Devolo MicroLink dLAN starter kit review

4 out of 5
£100

For

Easy set up, no knowledge of networks needed, encrypted, can have multiple units connected

Against

Still need an ADSL Modem, connection didn’t always seem to hold on out test unit

When it comes to networking a couple of machines together at you have always had two options. The first was to simply use wires, while the second is to introduce a wireless network into your house.

Unless those machines are in the same room the wires has never really been an attractive proposition. After all, why would you openly admit to wanting your house filled with trailing wires everywhere? So for the most part, we always opt for the wireless alternative.

A wireless solution makes perfect sense if you’ve got a laptop from work and want to be able to use it elsewhere in the house, however the wireless solution soon racks up in cost when you are merely dealing with a couple of desktop machines or games consoles. One company however, Devolo, thinks it has the answer.

Using the cabling you’ve already got in your house, the system plugs into any available electrical socket and turns your humble ringmain into a network.

We tested the Devolo MicroLink dLAN starter kit, which comes with two plugs and two cables. The first is pluged into an electrical outlet and then straight into your ADSL modem. The second can be plugged anywhere in the house and then into the device you wish to be networked; laptop, desktop PC, games console.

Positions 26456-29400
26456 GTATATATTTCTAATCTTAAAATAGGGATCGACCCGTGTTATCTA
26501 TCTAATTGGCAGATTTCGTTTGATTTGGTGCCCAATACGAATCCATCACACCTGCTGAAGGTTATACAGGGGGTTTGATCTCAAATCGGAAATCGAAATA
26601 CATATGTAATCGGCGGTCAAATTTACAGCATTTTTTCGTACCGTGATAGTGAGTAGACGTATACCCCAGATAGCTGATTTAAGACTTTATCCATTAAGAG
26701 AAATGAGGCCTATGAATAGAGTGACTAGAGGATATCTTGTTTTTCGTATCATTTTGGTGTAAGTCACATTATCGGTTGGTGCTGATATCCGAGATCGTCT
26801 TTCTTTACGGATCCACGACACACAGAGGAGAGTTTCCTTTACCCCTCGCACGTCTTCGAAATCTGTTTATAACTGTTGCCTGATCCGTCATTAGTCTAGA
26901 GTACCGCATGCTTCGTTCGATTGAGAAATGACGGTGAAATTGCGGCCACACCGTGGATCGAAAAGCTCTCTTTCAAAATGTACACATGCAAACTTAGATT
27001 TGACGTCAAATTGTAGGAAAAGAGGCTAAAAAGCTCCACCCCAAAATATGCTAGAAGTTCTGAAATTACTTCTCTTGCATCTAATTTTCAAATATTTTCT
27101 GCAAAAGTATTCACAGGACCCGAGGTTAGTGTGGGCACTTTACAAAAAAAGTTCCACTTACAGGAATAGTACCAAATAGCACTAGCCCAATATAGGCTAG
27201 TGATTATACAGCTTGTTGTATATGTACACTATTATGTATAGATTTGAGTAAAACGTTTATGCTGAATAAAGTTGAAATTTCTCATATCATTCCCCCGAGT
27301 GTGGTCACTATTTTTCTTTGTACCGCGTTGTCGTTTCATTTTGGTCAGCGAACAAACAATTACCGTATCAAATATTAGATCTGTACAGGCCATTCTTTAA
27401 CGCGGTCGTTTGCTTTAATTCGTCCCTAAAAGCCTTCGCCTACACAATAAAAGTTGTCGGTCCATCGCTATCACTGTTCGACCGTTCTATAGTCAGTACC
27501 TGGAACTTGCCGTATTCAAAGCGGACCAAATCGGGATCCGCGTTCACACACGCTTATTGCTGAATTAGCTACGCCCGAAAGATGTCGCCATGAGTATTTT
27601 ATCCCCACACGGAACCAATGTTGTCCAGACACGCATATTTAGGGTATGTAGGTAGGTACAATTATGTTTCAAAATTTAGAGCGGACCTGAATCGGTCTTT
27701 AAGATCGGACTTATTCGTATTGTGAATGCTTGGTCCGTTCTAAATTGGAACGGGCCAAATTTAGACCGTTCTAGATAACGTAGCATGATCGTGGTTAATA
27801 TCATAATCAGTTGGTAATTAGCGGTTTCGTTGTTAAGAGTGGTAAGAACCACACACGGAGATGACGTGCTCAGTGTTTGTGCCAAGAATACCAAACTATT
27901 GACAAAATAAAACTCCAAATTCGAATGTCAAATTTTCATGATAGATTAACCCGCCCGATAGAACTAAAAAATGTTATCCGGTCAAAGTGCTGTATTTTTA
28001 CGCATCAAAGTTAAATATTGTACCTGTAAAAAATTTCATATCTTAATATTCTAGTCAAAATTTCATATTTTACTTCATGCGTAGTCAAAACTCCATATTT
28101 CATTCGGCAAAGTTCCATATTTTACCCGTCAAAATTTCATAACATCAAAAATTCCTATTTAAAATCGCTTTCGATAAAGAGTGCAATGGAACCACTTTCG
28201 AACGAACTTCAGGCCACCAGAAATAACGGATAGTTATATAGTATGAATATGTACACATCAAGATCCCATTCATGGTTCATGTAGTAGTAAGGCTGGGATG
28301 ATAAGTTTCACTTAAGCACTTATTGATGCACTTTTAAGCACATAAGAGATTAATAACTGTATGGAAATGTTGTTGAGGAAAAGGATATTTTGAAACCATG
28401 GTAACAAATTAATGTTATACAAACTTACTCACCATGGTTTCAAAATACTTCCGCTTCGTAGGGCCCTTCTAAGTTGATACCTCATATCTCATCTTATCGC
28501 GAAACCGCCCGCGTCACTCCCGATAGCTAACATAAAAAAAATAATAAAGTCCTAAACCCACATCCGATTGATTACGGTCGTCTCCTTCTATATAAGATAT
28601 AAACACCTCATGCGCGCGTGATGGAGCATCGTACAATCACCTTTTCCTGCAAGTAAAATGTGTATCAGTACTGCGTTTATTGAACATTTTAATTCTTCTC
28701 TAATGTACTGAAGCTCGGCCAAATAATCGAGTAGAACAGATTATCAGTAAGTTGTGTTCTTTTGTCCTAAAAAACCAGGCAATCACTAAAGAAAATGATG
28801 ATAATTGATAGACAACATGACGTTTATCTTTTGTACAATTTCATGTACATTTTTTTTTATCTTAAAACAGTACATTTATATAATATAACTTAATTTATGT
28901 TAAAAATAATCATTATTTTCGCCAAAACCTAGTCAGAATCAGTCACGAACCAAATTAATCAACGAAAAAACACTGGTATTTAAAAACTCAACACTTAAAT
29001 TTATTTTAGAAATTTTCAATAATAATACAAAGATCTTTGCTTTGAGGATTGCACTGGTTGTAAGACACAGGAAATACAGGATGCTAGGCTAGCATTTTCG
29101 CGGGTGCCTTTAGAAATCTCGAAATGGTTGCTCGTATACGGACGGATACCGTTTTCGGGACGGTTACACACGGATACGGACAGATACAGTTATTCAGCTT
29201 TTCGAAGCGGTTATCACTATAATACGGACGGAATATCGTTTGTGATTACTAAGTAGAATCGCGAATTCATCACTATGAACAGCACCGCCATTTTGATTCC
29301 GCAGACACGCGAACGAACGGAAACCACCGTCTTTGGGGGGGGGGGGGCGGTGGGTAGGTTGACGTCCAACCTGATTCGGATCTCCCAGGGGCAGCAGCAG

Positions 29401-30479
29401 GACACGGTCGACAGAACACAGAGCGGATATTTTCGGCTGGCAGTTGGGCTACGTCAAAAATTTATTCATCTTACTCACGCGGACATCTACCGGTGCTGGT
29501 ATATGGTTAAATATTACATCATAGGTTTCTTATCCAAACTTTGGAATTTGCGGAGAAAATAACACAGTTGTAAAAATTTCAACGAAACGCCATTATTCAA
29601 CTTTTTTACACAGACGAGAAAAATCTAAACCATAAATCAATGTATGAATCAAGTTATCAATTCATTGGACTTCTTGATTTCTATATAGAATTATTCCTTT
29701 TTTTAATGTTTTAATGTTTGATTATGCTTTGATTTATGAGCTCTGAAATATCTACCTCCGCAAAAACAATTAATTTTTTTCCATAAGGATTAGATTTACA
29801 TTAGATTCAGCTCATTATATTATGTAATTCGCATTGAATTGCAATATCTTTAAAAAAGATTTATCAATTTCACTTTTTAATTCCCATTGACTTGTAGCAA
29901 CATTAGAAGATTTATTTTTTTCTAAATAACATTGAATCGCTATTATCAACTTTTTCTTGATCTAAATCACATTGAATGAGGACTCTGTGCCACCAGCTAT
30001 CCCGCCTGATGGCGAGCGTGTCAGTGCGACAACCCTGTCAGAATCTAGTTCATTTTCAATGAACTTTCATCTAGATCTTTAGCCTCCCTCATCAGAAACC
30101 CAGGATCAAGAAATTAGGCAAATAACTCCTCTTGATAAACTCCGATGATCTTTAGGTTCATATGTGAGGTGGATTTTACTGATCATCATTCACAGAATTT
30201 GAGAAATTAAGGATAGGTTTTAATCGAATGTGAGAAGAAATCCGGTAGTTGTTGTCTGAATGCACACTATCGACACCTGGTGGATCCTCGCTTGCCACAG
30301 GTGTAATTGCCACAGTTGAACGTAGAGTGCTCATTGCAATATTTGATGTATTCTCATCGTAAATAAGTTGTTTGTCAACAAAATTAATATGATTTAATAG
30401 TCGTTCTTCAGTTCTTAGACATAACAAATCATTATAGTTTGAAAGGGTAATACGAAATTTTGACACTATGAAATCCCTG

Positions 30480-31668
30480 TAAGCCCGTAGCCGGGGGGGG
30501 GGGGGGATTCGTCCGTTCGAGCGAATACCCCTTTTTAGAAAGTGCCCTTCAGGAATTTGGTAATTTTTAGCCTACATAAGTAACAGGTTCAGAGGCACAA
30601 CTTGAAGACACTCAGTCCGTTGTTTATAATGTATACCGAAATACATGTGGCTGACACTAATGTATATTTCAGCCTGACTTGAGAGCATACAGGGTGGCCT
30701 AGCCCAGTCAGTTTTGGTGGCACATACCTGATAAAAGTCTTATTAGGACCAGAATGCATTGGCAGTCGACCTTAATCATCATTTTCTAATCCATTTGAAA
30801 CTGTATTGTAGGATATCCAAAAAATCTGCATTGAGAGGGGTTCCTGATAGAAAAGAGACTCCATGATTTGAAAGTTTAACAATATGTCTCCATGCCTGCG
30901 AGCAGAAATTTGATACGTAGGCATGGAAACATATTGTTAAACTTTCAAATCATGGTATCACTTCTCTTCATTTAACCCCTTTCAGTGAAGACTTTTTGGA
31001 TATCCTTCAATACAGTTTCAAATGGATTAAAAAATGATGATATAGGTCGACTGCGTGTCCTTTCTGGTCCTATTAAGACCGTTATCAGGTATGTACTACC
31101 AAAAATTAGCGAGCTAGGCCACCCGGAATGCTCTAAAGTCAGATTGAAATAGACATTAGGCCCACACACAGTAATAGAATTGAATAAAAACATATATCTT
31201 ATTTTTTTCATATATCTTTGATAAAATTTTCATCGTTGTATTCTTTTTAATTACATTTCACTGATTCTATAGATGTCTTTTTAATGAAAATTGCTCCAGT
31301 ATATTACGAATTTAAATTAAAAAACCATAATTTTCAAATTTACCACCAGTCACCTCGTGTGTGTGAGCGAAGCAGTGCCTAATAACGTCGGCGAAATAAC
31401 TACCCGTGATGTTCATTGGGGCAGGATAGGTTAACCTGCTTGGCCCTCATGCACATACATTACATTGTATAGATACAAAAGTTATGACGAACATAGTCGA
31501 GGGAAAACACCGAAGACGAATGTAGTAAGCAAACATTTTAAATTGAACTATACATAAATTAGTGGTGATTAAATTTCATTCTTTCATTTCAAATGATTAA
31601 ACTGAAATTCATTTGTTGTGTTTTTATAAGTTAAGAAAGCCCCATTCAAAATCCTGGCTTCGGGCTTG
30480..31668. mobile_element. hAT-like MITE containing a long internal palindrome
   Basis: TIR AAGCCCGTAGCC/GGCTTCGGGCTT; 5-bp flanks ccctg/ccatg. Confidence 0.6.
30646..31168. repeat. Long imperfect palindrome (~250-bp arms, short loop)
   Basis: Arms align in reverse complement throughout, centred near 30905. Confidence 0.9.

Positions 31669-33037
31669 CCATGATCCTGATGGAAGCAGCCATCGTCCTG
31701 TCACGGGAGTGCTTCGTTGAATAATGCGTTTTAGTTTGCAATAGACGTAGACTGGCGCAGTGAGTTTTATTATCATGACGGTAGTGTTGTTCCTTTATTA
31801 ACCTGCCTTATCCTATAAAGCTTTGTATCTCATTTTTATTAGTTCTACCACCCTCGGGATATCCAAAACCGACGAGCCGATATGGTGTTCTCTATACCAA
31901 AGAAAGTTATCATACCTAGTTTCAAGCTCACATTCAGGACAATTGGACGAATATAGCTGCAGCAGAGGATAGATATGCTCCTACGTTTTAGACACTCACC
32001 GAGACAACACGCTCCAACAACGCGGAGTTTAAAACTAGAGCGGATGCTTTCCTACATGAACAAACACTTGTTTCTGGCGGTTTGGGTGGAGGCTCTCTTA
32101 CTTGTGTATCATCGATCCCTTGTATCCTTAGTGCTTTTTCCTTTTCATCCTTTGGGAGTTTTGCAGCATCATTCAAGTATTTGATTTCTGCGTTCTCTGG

Setup was considerably easy, and done via a small software utility and addiitonal plugs are added to the network via the software that works on both Mac and PC.

Each unit is the size of a standard power adapter, offers a number of LED’s to let you know what is going on and connects to the chosen device via a standard Ethernet ended cable. The system is password encrypted, hence the software, and the network only picks up other Devolo sockets plugged into your electrical supply - making it secure.

Our first question was what happens if your electrical ringmains are spilt into an upstairs or downstairs, surely the two won’t be able to talk to each other? In tests this was quickly answered; it doesn’t matter. Because the cabling all comes into the house in one place a magnet flux is created around said cabling and the data is capable of jumping between the two. To use this doesn’t seem right, however when we tested it in a three-bedroom house with an upstairs and downstairs ringmain we had no problems connecting to the network from any plug socket.

Verdict

In tests the connection between the devices worked well offering instant access to the network on machines that we connected. There doesn't appear to be a limit to the number of units (sold separately £55) you can attach to one network. Even better, none of the additional machines whether they were an Apple laptop or Xbox, needed to have any additional setup to get them to work. Internet access sharing was fast and overall we were happy with the results.

For the mobile user unless you have an extremely large house we would still recommend a wireless network as the cost of buying the wireless router modem compared to this starter kit is going to be the same. However, if you've got a number of desktop machines (ie a media centre) and a games console that you want to connect this is a good way of doing it without clogging your house with bundles of cable.